September 7-9, 2022
The Flux Society’s purpose is to advance the understanding of human brain development by serving as a forum for professional and student scientists, physicians, and educators to: exchange information and educate the next generation of developmental cognitive neuroscience researchers; make widely available scientific research findings on brain development; encourage translational research to clinical populations; promote public information by discussing implications on the fields of education, health, juvenile law, parenting, and mental health, and encourage further progress in the field of developmental cognitive neuroscience.
The Flux Society is excited to host the first in-person conference in 2 years! Join us in Paris to interact with speakers, poster presenters and sponsors. We have a record number of submissions in 2022 and expect an exciting event.
Online attendees are still encouraged to engage via Whova our virtual application where you can watch presentations and message attendees.
September 6, 2022 Pre-Conference Workshops & Trainee Sessions
Universite Paris Cite,
The Saint-Germain-des-Pres Campus,
45 rue des Saints-Pres
Paris, France 75006
September 7-9, 2022 – Flux Congress
Grand Amphitheatre & Salon
17 Rue de la Sorbonne,
Paris, France 75005
Call for Symposium opens: December 15, 2021
Call for Symposium closes: February 25, 2022
Call for posters opens: February 15, 2022
Call for posters closes: March 29, 2022
Late breaking posters: April 15, 2022
Registration Opens: March 22, 2022
Early Bird Registration Deadline: June 1, 2022
Regular Registration Deadline: August 23, 2022
Flux Congress: September 6-9, 2022
Scientific Program Committee
Chair: Anna van Duijvenvoorde (Leiden University)
Nikolaus Steinbeis (University College London)
Michelle Achterberg (Erasmus University Rotterdam)
Joe Bathelt (Royal Holloway, University of London )
Jessica Church-Lang (University of Texas at Austin)
Juliet Davidow (Northeastern University)
Adriana Galván (University of California, Los Angeles)
Berna Gűroğlu (Leiden University)
Anne-Laura van Harmelen (Leiden University)
Teresa Iuculano (Centre National de la Recherche Scientifique (CNRS), Université Paris – Sorbonne, France )
Ethan McCormick (Radboud University, Nijmegen)
Kate Mills (University of Oregon)
Nora Raschle (University of Zurich)
Eva Telzer (University of North Carolina at Chapel Hill)
Code of Conduct
The Flux Society aims to advance the understanding of human brain development by serving as a forum for scientific discussion and educate the next generation of developmental cognitive neuroscience researchers. The success of this endeavour requires that we maintain a community where everyone is free to exchange their ideas in a safe, respectful, and fostering environment without bias, harassment (including sexual), incivility, or unprofessionalism.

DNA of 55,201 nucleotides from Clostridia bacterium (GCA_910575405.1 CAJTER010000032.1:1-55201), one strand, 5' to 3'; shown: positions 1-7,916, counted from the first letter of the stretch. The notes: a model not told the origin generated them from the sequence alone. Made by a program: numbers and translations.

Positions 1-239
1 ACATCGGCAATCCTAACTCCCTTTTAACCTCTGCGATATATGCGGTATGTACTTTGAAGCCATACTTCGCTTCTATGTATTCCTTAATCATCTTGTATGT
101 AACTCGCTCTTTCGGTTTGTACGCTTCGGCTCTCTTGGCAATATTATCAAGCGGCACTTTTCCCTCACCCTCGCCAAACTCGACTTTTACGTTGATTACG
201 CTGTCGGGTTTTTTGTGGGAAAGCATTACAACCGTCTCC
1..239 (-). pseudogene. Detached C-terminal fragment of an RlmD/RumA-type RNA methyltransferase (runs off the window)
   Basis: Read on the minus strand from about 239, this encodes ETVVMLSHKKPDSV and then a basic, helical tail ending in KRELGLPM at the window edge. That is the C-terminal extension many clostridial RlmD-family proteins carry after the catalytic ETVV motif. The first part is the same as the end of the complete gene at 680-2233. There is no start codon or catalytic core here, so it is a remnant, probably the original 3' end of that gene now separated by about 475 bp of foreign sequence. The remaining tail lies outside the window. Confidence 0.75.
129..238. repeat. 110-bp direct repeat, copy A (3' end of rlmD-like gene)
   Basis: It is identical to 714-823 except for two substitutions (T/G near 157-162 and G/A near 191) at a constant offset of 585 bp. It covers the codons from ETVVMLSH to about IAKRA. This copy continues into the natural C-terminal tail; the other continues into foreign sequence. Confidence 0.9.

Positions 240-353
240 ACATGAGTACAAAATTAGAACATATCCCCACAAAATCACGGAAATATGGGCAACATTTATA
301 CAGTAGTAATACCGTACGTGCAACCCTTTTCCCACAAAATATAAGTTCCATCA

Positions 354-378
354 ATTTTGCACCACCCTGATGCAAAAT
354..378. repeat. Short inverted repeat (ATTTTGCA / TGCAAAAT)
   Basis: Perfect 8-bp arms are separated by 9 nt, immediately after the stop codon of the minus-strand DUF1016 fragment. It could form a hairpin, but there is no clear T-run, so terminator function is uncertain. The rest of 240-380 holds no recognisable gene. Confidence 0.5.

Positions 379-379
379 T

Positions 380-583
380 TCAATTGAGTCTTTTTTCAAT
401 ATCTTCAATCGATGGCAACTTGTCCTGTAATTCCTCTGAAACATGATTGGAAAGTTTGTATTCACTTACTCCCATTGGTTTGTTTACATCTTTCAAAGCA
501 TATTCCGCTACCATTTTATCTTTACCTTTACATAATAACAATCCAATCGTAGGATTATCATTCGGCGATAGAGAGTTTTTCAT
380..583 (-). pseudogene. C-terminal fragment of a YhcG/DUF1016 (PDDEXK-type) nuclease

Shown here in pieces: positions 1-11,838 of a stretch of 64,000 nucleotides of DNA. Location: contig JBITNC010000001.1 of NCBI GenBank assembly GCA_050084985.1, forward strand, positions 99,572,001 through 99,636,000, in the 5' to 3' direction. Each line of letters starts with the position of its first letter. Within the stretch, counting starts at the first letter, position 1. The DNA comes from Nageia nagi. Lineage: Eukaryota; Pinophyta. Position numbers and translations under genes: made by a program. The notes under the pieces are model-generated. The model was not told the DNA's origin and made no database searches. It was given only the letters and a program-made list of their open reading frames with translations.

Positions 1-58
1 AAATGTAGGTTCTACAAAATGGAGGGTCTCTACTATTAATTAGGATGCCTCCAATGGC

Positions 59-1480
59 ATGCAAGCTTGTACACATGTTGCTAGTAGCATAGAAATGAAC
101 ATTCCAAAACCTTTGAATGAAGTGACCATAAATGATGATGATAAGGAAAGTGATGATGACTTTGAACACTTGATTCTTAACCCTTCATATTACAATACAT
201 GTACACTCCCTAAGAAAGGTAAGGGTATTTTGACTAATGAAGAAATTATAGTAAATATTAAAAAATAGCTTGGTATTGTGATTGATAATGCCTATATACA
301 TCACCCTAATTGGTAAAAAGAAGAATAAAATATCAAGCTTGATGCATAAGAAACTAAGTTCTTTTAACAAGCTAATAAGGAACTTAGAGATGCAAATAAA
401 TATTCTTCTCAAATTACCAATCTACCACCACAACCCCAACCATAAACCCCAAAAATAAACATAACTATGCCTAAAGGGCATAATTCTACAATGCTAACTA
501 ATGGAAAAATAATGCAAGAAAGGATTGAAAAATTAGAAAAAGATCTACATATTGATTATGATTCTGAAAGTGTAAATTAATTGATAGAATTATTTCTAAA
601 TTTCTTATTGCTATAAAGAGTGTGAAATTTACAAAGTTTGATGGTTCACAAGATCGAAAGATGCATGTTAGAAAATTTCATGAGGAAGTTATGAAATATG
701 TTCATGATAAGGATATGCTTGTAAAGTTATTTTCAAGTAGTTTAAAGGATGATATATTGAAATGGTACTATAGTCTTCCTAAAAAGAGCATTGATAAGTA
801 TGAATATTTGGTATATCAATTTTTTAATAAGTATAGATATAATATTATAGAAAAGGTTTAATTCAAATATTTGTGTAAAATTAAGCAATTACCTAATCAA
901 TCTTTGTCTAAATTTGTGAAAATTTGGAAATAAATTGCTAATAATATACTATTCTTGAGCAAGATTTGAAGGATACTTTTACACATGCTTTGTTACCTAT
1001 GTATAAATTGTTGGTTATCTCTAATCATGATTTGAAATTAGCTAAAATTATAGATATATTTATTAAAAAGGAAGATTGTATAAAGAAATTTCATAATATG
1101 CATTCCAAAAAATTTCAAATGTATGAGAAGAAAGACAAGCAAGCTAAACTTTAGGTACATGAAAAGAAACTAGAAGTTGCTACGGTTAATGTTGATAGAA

The Flux Society Code of Conduct, below, reflects our Society’s values and our expectations for Society members and guests. While attending a Flux Congress, Satellite Meetings and any social event linked to the Flux Society, this Code of Conduct as well as the professional standards set by your home Institution or employer are always in effect.
1. Conduct should be free of biases regarding sex, gender identity, sexual orientation, race, cultural background, religion (or lack thereof), country of origin, disability, physical appearance, or other individual characteristics or expression. This conduct should be free of: stereotyping, undermining, using epithets/slurs, or acting in a threatening, intimidating, or hostile manner.
2. Members (and guests) should treat each other with respect. Flux Society has zero tolerance for sexual harassment including: any verbal or physical behavior that reflects unwelcome sexual advances or behaving in any way that another individual would feel that their boundaries have been impinged on. These unwelcome sexual behaviors include discussions, advances, comments, touching, propositions, social media communication, or display of sexual imagery. Particular care should be exercised by those with more senior professional rank so as to prevent junior members from perceiving that they are in an untenable or compromising position.
3. Discussions, including scientific, should be respectful, civil, professional, and constructive reflecting tolerance for disagreements and recognition of opportunities to learn from each other.